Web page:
We also considered having Mata in the hole, and Nasri and Gervinho either side of him. That’s quite a potent attacking trio: easily interchangable, all quick in thought and movement and capable of splitting teams open on their day. And again, Arshavin and Walcott could be our impact substitutes. Or if one of the attacking players was struggling for form or fitness we could mix it up a bit and rotate, and not be much worse off for it. That’s a great advantage of having a strong squad.

I’ve somewhat strayed from the topic of the game, so I’ll return to it. Another thought I had during the game was about how flat the crowd seemed, even the Emirates Cup supporters that we usually draw in. And as I sat there, completely bemused by how, dare I say it, boring we were, I thought that it’s no wonder the crowd are so quiet at times considering how slow our play is. It seems like the dull, endless passing that leads nowhere just sucks the life out of our fans – I began to feel seriously lethargic at one point because it was actually quite mind-numbing.

There was one moment where we played three quick one touch passes and made ourselves some space, but nothing came of it. But that quick bright spark showed what advantage we could gain from the slow build up if we exploited it more: the sudden change of pace confuses the other team and it’s difficult for them to adjust straight away. Sadly we only really did it once, and when we looked to attempt it again nobody looked to be on the same wavelength, which is worrying as well as frustrating seeing as the season is just a few weeks away.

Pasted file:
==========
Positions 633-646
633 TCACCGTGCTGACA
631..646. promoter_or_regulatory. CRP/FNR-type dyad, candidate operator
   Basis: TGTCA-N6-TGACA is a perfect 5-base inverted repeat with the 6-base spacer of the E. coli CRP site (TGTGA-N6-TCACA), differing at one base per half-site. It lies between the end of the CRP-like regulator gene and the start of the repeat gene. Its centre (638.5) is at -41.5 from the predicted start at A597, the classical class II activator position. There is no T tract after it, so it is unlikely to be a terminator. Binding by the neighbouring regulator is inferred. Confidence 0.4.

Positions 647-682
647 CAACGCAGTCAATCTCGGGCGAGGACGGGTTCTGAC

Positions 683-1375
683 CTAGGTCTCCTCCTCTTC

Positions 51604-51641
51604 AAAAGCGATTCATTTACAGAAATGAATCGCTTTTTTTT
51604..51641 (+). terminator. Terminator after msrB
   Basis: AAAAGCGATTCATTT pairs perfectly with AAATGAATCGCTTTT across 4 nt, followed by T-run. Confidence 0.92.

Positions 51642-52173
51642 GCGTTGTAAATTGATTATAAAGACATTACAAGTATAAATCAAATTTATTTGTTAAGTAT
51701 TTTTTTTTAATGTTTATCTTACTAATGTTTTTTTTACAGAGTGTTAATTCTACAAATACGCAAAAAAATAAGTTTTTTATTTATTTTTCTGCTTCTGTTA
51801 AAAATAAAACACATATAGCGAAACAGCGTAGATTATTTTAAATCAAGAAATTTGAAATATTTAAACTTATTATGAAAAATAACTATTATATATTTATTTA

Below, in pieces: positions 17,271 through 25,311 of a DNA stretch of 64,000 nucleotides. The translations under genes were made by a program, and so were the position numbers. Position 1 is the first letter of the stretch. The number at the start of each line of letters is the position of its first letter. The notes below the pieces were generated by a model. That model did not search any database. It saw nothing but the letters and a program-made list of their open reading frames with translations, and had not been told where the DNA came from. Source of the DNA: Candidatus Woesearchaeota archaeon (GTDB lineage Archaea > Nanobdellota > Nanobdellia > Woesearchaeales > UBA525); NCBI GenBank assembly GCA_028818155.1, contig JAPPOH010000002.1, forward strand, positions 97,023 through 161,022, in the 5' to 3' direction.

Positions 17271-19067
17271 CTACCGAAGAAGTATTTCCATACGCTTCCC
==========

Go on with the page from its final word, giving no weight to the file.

All in all, a thoroughly frustrating game. There were some slight positives, Gervinho looked good again (should have scored but we’ll let him off) and would have won a penalty if not for the idiocy of Kevin Friend (what an absolute… well my dad reads my blog so I’ll leave it to your imagination), Gibbs looked good, in fact the defence on the whole was fairly solid, at least for the period that we had our first choice defence. Concerns remains about what happens when we get a few injuries at the back though.

Most of our corners were shocking but we did well scoring from Rosicky’s free kick – he played pretty well, although he was good at the start of last season too, but didn’t seem to have it in him to keep going. Fingers crossed it’s different this year but I’ve not got my hopes up. On the whole we did well defending corners although it was slightly difficult to see quite how well we did each time because of our seats.